Sunday, April 24, 2016

The Crossover (Kwame Alexander)

Title

Author

Ages
Middle Grade and Teens (YA)

Sample Poem
“Conversation”
Dad, this girl is making
Jordan act weird.
He’s here, but he’s not.
He’s always smiling.
His eyes get all spacey
whenever she’s around,
and sometimes when she’s not.
He wears your cologne.
He’s always
texting her.
He even wore loafers to school.
Dad, you gotta do something.

Dad does something.
He laughs.

Filthy, talking to your brother
right now
would be like pushing water uphill
with a rake, son.

This isn’t funny, dad.
Say something
to him. Please.

Filthy, if some girl
done locked up JB,
He’s going to jail.
Now let’s go get some doughnuts.

Publisher Summary
"A bolt of lightening on my kicks...
The court is sizzling.
My sweat is drizzling.
Stop all that quivering.
Cuz tonight I'm delivering.

raps basketball phenom Josh Bell.  Thanks to his dad, he and his twin border, Jordan, are kings on the court, with crossovers that make even the toughest ballers cry.  But Josh has more than hoops in his blood.  He's got a river of rhymes flowing through him--a sick flow that helps him find his rhythm when everything's on the line.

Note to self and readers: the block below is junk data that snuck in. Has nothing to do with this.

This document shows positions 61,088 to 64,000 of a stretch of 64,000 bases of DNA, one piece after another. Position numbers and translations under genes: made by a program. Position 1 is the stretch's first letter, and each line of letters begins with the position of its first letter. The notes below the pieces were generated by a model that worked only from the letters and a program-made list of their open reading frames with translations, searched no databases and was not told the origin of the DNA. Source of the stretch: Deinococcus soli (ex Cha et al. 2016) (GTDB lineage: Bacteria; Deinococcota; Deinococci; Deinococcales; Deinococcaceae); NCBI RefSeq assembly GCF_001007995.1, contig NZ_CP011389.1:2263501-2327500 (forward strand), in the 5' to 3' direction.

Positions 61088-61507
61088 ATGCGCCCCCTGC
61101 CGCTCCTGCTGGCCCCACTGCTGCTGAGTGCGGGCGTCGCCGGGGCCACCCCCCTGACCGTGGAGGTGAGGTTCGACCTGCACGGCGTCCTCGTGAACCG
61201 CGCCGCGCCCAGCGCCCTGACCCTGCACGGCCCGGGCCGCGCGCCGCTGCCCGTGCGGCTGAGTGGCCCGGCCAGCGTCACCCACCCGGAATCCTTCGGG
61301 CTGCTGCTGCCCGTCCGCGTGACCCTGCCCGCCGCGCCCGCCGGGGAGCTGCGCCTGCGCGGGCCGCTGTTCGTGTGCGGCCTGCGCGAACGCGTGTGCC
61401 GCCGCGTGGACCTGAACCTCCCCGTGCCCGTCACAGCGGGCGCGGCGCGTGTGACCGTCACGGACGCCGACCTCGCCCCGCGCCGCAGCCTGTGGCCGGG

As their winning season unfolds, things begin to change.  When Jordan meets the new girl in school, the twins' tight-knit bond unravels.  In this heartfelt novel, basketball and brotherhood intertwine to show Josh and Jordan that life doesn't come with a playbook and, sometimes it's not about winning.

The Good
Alexander creates life-like characters that middle grade readers can connect to.  Josh (Filthy) and Jordan (JB) are typical seventh graders dealing with love, friendship, school, and family issues. They have sensible parents who are devoted to each other and the boys.  Much of the novel involves positive interactions between the parents and the twins. 

Rather than chapters, the narrative is broken into four quarters and overtime. The text is in mostly free style poetry, but there are some rhyming ones as well. Most of the poems are written like short vignettes or as conversations. Sometimes the narrator muses on intriguing words or basketball rules. While some figurative language is incorporated, overall the poems are highly accessible to the target audience. 

While Josh's love for basketball comes to the forefront as the novel begins, I quickly realized he is not a flat character.  He is smart, loyal, and sensitive. Words fascinate and delight him. Josh is devoted to his family, especially JB. There is much more to discover about him.  

The Bad